When Tim and I got married, one of our vows to each other was to keep adventure in our lives. One thing that we both really love to do is to travel, and one thing that we really wanted to promise to each other is that we would travel to new places and see new things together. Every year, we are lucky enough to be given the opportunity to take short weekend road trips with each other or with friends to places close be like Chicago (our very favorite!), Kansas City, Nashville and Memphis. These places are a short drive away and are perfectly suited for bachelor/bachelorette parties or just a quick weekend away. We also have our annual family beach vacation in Florida that we look forward to every year too. As much as we love these places, we also have a really big passion for seeing the world and exploring new places too so each year, we try to plan a trip to someplace new. Being young and just a few years out of college, it’s especially helpful that we have friends living in other places too that we can go visit. Our first year married, we did NYC (during NYE and Christmas time mind you!) (a very big dream come true and check off the bucket list for me), last summer we did New Orleans with friends and this summer we visited Tim’s cousin who lives in Boston (and seeing as how much I obsess over New York and being so close, we included a day back in NYC in this trip too).
Boston was a very cool city. A lot like I had expected, but a like I like I didn’t particularly expect either. So many things in the Northeast and in New England are just so different than what we’re used to in the Midwest. I could really really see myself living in the northeast. I’ve always dreamt this and thought this since I was a little girl, but having finally made the commitment to going there once we were married, I can see it in our future more and more. I don’t see us living in Boston, per se, but New York? Now that’s a different story.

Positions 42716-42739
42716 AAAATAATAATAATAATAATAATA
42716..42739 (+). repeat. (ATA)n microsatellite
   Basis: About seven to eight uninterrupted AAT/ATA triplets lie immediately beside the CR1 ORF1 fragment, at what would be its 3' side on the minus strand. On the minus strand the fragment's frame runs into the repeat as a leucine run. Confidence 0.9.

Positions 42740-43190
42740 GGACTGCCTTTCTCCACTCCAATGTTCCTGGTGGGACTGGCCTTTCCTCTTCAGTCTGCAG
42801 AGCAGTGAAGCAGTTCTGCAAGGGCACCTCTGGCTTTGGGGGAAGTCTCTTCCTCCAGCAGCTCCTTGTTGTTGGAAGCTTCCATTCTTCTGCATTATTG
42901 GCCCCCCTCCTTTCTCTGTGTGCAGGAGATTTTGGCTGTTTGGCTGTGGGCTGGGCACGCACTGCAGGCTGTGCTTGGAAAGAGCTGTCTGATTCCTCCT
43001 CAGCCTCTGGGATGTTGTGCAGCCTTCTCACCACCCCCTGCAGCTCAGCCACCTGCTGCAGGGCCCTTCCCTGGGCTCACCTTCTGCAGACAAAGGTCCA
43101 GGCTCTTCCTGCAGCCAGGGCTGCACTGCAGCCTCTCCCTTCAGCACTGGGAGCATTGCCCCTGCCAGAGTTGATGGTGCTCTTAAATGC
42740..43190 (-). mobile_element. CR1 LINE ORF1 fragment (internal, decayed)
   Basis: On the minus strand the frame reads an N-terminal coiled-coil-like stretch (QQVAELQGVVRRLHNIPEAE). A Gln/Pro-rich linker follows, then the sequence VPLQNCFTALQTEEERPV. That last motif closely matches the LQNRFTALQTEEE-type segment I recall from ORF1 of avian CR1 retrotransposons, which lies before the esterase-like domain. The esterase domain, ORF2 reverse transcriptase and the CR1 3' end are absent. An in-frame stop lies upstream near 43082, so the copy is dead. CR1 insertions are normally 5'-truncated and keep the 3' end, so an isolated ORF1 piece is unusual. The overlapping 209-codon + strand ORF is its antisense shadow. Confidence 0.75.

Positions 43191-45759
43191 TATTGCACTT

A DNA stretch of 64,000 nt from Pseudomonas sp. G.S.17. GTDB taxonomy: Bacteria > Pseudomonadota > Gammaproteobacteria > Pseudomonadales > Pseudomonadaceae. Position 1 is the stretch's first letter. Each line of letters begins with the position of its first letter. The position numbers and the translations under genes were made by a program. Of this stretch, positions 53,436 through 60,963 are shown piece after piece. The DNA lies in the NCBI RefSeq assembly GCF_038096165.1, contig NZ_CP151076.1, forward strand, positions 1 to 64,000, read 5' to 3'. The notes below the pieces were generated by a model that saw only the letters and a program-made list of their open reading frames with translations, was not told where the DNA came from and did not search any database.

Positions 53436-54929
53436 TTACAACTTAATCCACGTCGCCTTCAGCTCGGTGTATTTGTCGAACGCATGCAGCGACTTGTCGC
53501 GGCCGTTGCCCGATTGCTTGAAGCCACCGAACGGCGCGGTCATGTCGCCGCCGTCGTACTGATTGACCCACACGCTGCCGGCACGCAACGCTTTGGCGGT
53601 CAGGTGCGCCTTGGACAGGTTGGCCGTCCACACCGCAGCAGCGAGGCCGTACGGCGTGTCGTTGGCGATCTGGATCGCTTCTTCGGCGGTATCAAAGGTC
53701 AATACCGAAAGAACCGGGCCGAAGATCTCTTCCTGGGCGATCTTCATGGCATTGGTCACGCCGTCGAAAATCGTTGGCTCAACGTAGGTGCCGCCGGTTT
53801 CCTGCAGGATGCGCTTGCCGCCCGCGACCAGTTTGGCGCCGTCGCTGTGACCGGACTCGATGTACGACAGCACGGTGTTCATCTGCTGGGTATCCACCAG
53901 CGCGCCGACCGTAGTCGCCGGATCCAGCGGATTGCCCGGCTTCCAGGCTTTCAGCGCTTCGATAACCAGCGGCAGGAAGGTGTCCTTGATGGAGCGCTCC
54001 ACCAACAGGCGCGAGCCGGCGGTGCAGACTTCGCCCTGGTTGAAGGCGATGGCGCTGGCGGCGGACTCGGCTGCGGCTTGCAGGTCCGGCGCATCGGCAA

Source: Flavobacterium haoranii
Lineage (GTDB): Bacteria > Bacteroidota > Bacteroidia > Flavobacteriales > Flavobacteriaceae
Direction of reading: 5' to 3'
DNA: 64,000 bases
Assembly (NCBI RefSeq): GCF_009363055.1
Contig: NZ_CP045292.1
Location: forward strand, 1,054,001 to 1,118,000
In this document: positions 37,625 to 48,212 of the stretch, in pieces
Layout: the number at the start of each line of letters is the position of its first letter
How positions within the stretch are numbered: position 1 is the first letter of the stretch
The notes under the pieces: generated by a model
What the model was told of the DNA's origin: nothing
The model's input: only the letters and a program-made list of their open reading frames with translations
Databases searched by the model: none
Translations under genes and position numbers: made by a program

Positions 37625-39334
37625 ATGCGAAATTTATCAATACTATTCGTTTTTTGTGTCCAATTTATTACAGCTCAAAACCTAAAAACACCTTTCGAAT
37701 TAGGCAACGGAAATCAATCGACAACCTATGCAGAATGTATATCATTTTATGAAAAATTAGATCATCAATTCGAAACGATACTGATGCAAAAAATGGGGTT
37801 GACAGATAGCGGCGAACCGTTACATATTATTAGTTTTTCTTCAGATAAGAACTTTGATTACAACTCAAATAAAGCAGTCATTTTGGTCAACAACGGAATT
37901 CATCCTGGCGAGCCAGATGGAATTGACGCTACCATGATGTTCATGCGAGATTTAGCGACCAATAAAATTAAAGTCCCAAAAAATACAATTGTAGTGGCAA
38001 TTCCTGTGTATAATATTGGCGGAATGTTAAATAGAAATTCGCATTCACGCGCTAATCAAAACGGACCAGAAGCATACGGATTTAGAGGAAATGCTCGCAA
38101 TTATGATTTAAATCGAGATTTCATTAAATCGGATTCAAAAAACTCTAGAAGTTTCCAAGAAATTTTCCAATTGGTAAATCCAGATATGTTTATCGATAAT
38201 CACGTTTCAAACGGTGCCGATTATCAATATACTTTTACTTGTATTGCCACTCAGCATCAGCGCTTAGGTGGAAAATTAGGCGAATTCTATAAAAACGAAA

This post in particular, though, is about our experience in Boston (don’t worry though, the next post will be all about our day in NYC). I’m currently writing this post from my ipad on a plane ride to Florida. Isn’t that ironic?! Anyway. Back to Boston. In Boston, we walked a lot. Good thing Tim and I are walkers. We tend to walk a lot, living in the city, but even more so when we travel. It’s to be expected. (We also just became a part of the Fitbit club last month, so now we’re even more into getting our steps in every day). As soon as we met up with Tim’s cousin after we got off the train (or subway, or trolly, or Charlie or whatever it actually is that they call it there…I could never actually figure this one out…) we started to explore the city of Boston. I was really trying hard the three days that we were there to get an explanation as to what was considered ‘downtown’ Boston or what neighborhood or part of the city that we were in. I tend to always compare everything to St. Louis. I need to stop that. Nothing is setup the way St. Louis is, and although I love stl, there are some much bigger and brighter cities out there. (I’m obsessed with all things city if you haven’t figured that out just yet.). We explored so many different pieces of the city of Boston from downtown (I think), the financial district to Beacon Hill and Newbury while also getting to explore areas outside of what most of the tourists see too, like the outer neighborhoods and the area where Tim’s cousin lives and has lived.